Eat Smart to Lose Fat


How to Stop Emotional Eating

Emotional eating is very common. For many of us, our emotional eating relieves stress and provides comfort when we aren’t sure how to manage life stressors. Unfortunately, these actions can get in the way of accomplishing your weight loss goals. 

As such, emotional eating lives in the grey area of the mind-body connection. To help support better habits, we need to both learn better emotional coping strategies along with making healthier food choices. This allows us to clean up our diet, identify our triggers, and ultimately achieve a more stable state of wellbeing.

By noticing your patterns, identifying your triggers, and giving yourself time and space, you can choose non-food alternatives to finally put a stop to emotional eating.

Read on for some evidence based tips to cope with your feelings and emotions in non food ways.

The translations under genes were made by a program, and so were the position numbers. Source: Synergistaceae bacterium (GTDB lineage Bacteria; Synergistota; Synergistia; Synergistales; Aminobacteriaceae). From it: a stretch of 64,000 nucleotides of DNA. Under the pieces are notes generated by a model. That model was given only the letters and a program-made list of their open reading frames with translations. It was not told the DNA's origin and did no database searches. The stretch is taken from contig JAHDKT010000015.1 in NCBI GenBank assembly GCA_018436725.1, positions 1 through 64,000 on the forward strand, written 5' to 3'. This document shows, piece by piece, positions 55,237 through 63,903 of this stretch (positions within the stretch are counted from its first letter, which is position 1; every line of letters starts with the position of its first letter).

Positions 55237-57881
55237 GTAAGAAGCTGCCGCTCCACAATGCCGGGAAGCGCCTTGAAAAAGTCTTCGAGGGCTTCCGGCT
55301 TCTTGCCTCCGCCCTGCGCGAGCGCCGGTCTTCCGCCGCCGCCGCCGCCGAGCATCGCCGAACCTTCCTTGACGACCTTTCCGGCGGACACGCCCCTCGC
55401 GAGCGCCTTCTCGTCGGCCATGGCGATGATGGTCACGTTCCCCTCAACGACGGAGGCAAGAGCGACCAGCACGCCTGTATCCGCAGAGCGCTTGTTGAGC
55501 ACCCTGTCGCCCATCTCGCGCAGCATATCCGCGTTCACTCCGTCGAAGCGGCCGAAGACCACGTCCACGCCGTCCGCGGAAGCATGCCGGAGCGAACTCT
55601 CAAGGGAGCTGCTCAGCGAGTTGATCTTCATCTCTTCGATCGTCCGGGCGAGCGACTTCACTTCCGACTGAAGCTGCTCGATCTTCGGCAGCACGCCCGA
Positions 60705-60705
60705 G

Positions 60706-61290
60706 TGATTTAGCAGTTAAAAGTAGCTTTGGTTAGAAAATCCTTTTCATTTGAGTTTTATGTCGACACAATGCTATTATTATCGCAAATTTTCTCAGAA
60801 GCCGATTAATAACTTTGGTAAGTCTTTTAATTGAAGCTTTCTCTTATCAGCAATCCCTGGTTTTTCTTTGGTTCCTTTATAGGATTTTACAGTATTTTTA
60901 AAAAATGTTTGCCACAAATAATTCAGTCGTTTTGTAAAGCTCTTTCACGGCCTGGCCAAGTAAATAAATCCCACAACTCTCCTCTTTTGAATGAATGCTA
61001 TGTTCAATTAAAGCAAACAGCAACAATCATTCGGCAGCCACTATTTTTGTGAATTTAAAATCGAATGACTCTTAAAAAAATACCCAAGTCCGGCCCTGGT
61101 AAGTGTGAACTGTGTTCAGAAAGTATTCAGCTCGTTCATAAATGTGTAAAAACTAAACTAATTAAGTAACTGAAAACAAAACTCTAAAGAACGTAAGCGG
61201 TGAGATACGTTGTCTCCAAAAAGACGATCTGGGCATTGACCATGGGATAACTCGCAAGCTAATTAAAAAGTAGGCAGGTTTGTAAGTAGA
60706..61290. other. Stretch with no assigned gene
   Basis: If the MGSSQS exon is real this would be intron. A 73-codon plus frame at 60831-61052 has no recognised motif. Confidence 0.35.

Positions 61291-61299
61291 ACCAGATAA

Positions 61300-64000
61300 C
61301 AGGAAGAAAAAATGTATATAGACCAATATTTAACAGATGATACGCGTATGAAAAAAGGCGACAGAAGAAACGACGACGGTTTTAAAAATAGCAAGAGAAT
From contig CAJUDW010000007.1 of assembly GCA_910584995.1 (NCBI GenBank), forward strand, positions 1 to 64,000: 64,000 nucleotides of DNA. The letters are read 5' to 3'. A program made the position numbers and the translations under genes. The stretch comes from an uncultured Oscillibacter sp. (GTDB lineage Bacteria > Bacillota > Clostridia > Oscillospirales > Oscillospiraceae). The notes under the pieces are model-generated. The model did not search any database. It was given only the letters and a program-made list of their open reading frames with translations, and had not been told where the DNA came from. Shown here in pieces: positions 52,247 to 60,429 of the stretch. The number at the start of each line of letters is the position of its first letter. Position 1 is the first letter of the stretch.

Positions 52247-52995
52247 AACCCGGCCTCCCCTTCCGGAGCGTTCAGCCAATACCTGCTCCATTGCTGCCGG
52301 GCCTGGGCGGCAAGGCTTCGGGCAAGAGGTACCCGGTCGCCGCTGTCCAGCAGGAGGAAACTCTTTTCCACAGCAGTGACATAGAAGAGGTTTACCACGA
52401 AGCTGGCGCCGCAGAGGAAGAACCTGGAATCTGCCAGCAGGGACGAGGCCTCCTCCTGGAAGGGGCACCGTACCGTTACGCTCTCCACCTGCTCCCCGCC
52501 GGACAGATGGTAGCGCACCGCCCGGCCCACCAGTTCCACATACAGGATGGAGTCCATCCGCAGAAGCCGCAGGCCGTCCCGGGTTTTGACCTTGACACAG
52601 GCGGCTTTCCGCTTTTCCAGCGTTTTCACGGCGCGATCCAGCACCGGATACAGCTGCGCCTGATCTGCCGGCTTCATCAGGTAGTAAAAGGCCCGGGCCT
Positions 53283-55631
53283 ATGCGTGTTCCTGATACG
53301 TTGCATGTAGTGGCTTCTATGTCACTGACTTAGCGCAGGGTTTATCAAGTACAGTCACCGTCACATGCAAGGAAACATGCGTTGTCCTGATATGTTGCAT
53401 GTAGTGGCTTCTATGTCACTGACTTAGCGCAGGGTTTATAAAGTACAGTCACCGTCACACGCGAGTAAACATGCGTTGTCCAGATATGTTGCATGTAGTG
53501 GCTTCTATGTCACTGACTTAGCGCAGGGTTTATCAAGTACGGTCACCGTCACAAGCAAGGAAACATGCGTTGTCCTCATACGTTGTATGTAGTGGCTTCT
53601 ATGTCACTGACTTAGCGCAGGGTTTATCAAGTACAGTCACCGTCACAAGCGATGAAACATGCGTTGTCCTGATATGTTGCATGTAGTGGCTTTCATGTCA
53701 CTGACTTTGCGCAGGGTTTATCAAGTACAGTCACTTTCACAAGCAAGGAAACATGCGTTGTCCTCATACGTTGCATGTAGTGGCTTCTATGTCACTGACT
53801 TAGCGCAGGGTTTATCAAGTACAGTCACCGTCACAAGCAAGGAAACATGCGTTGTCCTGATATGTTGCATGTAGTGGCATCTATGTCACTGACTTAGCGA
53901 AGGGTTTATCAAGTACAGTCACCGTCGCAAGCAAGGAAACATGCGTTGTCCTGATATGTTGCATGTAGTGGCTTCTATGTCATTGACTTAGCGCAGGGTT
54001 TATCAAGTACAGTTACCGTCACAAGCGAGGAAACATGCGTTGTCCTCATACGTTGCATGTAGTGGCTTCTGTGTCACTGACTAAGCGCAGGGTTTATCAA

What is emotional eating?

Emotional eating is using food to make yourself feel better, reward yourself, or to fill an emotional need. This is why many individuals eat emotionally when stressed, sad, or lonely. Eating can help us feel better…. At least temporarily. 

So, let’s take a look at how emotional eating shows up in our daily lives. 

This might include eating a tub of ice cream after the kids go to bed, ordering takeout when you’re lonely, or even taking a trip to the drive-through after a long day at work. 

Unfortunately, these actions only cover up the root of your stress. After you binge, not only do the original feelings return, there is often an additional dose of shame that comes with eating excess calories, sugar, sodium, and fat.